One thing you will want to do is report the scam to the authorities. Ensure you have all the information regarding the fraud available when you contact them, so they have everything they need to catch the scammer. Here are some places you should report the scam:

You will also want to contact the shipping company involved if it was a package delivery scam. If you were contacted via a social media account, you should also report the fraud to the website/platform.

Contact Your Financial Institution

If you gave the scammer money or your bank/credit card information, you will also want to contact your financial institution. If you sent money to a scammer, sometimes you can get the charges reversed depending on the scam. Many credit and debit card providers offer protection against fraud and will cancel all fraudulent charges on your account.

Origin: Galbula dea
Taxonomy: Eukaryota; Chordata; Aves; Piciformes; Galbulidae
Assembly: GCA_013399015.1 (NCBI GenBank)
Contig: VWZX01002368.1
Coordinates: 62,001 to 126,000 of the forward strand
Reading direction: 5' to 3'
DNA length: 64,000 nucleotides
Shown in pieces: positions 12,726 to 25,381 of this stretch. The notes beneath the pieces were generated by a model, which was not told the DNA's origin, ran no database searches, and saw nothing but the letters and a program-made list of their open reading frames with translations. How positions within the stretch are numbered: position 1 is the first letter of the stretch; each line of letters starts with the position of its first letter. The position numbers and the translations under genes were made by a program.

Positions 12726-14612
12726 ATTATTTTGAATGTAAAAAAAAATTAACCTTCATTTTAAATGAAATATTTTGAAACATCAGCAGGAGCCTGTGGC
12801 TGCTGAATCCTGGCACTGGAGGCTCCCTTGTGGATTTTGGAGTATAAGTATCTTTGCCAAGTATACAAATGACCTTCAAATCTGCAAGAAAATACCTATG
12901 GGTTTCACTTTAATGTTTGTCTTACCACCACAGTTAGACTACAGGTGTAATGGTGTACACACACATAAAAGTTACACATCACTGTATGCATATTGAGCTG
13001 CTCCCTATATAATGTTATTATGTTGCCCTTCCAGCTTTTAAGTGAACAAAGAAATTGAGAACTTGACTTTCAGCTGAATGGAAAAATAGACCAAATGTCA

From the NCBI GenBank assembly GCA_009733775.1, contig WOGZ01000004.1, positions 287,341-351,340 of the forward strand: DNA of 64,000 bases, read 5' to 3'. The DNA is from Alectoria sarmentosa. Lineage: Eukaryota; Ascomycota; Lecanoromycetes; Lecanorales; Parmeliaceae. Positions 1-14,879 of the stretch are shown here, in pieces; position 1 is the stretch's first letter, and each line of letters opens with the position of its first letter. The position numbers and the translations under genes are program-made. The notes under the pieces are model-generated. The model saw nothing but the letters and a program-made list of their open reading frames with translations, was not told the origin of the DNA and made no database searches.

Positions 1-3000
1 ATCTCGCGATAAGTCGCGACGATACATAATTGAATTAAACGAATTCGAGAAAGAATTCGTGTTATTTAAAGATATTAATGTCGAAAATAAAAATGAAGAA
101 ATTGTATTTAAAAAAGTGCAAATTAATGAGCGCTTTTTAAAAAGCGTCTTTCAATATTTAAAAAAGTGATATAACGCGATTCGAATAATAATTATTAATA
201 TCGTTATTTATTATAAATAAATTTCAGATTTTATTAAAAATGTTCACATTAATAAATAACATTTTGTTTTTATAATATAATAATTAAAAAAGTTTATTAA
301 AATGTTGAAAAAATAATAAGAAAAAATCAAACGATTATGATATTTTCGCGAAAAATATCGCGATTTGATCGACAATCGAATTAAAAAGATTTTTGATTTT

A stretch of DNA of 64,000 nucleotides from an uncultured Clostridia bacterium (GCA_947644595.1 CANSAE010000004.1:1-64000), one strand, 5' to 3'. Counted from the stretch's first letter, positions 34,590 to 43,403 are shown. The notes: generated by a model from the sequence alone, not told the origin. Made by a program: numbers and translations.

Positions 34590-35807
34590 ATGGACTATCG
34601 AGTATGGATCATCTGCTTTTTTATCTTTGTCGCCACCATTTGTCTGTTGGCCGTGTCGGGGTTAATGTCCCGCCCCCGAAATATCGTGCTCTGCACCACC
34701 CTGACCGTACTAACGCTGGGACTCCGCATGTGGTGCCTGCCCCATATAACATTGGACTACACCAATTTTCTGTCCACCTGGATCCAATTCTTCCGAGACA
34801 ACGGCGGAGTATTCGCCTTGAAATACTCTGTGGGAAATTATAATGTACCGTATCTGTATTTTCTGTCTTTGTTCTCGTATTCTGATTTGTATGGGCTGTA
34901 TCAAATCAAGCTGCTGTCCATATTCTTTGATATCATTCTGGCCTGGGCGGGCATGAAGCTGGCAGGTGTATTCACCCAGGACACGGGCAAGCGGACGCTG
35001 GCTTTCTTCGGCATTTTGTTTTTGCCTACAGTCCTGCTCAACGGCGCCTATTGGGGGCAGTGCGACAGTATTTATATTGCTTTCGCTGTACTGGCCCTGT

Usually, it's as simple as monitoring your bank accounts and then disputing or reporting unknown transactions to your bank. 

Protect Your Devices

If the scammer had you download an application or you clicked on an attachment, you need to make sure that you disconnect the affected device from the internet as soon as possible. Once you have no internet connection, run anti-virus and anti-malware software and let them remove any harmful software. Also, check your browser for extensions you didn't install and uninstall them.

Change Your Passwords

If you entered any credentials on a phishing site or any malware is found on your computer, you will want to change the passwords on your internet accounts using another device. Start with any credentials you used on the phishing site and update your most important passwords, like those for email accounts, government sites, and financial institutions.

Contact the Credit Bureaus

If you entered any personal information like your Social Security number on a phishing site or gave it to the scammer, place a fraud alert on your credit report. You also have the option of freezing your credit completely for ultimate protection.